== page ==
December 8th, 2008 17:10 EST
The Magic Show
It was a warm, spring Sunday morning, and Alice and Walter could be found in the same place they spent every Sunday morning, on their back sun porch. Walter was reading the front page of the newspaper. Alice was sipping coffee and clipping coupons. Aside from the crinkling of the paper, and the slashing sound of the scissors, there was silence. Something had been bothering Alice for sometime now. Something made her put down her scissors and just stare at Walter`s face as her previewed the headlines. They had been married for thirty-six years. It had been a wonderful thirty-six years. They had four grown, successful kids. Their fifth grandbaby was on the way. But something has faded lately. Maybe they were in a rut. Maybe they have started to take each other for granted. He stopped looking at her the way he used to. When they first met he would give her short, nervous glances that often resulted in blushing. As time went on, those looks became more passionate. Lately, there had been neither. He had all but stopped looking at her. There was the occasional glance as if to see if what he had just said registered with her.
"I`m going to get those gutters cleaned out today," he said without looking up. He looked over and caught her looking at him. "What?" he said while peering over the top of his bifocals.
"Oh, nothing-nothing," she said as she went back to clipping her coupons. Suddenly something caught her eye. It was an advertisement for a magic show. It was large, colorful and depicted several illusions being performed by figures in silhouette. For some reason, Alice became very excited. She thought back to the time her father brought her to the circus. Her father was a very busy man, and always working, but he always set aside one day a week for daddy-daughter day. On one of those days, he had surprised her with tickets to the circus. That special daddy-daughter day was one she would never forget. She sat in her seat eating popcorn when all of a sudden a very cheerful man appeared in the center of the center ring.
"He`s the magician, dad!" she remembered saying very enthusiastically.
The magician asked volunteers from the audience to inspect a pair of handcuffs, a large burlap sack and a large trunk. He then put the sack inside the trunk. The volunteers put the handcuffs on him, and then tied him in the sack. The committee locked the trunk and returned to their seats. His female assistant stood on top of the trunk. She held up a large, red cape in front of her and began to count.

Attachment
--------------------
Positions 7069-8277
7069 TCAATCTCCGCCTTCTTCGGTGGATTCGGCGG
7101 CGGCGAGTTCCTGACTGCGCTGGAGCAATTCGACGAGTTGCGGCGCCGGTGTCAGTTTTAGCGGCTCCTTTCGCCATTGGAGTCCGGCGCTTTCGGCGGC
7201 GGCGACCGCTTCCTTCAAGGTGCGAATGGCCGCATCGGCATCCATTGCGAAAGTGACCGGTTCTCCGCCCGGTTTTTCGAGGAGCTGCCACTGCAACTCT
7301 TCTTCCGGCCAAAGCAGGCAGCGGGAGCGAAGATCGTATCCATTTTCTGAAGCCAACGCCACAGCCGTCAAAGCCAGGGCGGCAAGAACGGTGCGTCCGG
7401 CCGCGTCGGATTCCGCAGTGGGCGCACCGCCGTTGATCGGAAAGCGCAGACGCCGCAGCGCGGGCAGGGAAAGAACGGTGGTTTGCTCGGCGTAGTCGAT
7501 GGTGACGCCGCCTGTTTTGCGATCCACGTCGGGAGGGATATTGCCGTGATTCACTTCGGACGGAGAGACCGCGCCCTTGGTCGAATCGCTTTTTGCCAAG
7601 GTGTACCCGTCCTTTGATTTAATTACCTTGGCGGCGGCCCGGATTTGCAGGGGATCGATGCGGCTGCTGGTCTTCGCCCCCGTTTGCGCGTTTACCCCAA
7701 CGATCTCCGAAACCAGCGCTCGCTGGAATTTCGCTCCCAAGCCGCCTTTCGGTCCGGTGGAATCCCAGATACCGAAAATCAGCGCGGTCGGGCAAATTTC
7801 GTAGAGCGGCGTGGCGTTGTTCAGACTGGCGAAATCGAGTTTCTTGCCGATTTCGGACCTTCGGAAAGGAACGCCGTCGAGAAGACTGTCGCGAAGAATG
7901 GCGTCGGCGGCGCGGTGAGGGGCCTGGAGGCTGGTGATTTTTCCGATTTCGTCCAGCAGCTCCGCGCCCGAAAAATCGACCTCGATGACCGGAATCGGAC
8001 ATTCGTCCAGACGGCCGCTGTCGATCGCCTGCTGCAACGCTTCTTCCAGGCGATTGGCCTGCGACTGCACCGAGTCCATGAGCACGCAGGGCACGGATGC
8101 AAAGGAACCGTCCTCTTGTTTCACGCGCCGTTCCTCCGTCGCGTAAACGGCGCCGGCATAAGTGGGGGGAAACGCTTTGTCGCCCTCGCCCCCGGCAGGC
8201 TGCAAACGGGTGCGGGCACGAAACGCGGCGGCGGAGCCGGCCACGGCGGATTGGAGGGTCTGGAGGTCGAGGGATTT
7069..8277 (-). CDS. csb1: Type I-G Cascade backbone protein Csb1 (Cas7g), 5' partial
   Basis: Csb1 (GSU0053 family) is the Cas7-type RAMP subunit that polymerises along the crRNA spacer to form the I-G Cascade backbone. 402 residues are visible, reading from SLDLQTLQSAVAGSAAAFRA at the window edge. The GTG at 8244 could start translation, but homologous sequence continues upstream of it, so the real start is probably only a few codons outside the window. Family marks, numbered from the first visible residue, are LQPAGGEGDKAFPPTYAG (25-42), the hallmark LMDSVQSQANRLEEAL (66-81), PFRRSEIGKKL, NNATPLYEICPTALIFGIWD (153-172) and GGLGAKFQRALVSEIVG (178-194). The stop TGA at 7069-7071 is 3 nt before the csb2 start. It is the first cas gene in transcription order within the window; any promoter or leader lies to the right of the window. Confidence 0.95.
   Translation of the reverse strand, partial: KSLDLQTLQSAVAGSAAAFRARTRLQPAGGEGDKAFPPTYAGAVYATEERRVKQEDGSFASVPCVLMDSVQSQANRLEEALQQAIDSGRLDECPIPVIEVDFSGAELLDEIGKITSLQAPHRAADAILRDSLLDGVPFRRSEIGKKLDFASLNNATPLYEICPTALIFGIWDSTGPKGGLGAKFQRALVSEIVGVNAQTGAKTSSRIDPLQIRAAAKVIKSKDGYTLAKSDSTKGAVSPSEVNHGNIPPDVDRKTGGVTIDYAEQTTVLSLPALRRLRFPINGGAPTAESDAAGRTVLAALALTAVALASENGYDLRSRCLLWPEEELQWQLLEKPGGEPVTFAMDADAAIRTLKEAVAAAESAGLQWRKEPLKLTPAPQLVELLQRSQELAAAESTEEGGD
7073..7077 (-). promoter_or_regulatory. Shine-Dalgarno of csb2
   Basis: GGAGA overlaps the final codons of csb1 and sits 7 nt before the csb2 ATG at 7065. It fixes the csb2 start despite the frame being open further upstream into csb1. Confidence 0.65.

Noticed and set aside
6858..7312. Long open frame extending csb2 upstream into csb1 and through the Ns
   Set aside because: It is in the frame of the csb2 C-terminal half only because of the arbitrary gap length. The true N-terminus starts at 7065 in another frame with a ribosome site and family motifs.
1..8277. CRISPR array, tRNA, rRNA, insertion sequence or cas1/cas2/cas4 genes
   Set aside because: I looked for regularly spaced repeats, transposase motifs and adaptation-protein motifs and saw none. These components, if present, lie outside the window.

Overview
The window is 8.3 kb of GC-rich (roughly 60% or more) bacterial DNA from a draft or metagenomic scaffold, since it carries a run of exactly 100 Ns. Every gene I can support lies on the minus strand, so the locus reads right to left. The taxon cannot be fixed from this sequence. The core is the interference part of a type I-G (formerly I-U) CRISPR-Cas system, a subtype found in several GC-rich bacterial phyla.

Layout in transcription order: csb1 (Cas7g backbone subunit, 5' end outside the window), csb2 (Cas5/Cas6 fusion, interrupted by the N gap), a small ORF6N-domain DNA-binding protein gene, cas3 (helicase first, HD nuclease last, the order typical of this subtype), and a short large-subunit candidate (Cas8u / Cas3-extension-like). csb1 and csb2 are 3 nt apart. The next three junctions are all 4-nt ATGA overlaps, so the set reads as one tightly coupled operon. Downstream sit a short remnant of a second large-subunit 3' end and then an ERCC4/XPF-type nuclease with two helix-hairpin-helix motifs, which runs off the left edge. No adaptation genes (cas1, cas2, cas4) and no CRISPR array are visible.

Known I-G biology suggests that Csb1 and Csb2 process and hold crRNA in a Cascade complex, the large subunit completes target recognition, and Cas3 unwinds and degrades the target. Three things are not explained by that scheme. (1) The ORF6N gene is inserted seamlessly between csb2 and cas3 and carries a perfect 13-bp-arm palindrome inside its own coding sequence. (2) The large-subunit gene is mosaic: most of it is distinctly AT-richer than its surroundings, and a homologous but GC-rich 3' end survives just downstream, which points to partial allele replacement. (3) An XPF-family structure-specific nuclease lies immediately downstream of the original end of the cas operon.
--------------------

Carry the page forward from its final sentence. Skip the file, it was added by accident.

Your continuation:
"One! Two..." her head was hidden from view for only a split second. On "Three" the cape dropped, and there stood the magician!
He unlocked the trunk, opened the sack, and there was his assistant wearing the handcuffs. It was a magical afternoon, and one of the best times she ever got to spend with her father.
"Huh," he looked over.
"Look at this?" she said while trying to hide her excitement.
"It is a magic show. It is going to be at the old Capitol Theater on Lexington. I didn`t know it was still open."
"It is going to be Friday night."
"Well, you know the kids are all in Florida," he said dismissively.
"I know that. Why don`t just you and I go?"
He sighed, "Let me think about it," and then he went back to reading his paper, "I thought place was closed down."
She could barely contain her excitement. Alice knew, with a little coaxing, she could convince Walter to go.
Across town a young man was just waking up from a drunken stupor. The room was spinning, and his head felt like a jackhammer. He was lying on the couch, and when he sat up the sun pierced his eyes like a laser. Beer cans lay strewn all over the floor. An almost empty bottle of Jack Daniels sat on the coffee table, right next to an overflowing ash trey. He had to force himself into a sitting position. He found an un-opened beer under the coffee table. He cracked it open and turned on the television. He channel surfed just long enough to finish the warm beer. After debating with himself, he got up and decided he was going to try and do something with the day. He managed to take a shower, shave and brush his teeth. He made a pot of coffee, and went out to get the paper from the stoop. While still in his robe, he sat down at the kitchen table with a cup of coffee to read the paper. This is the most activity Richard Kenyan had exerted in weeks.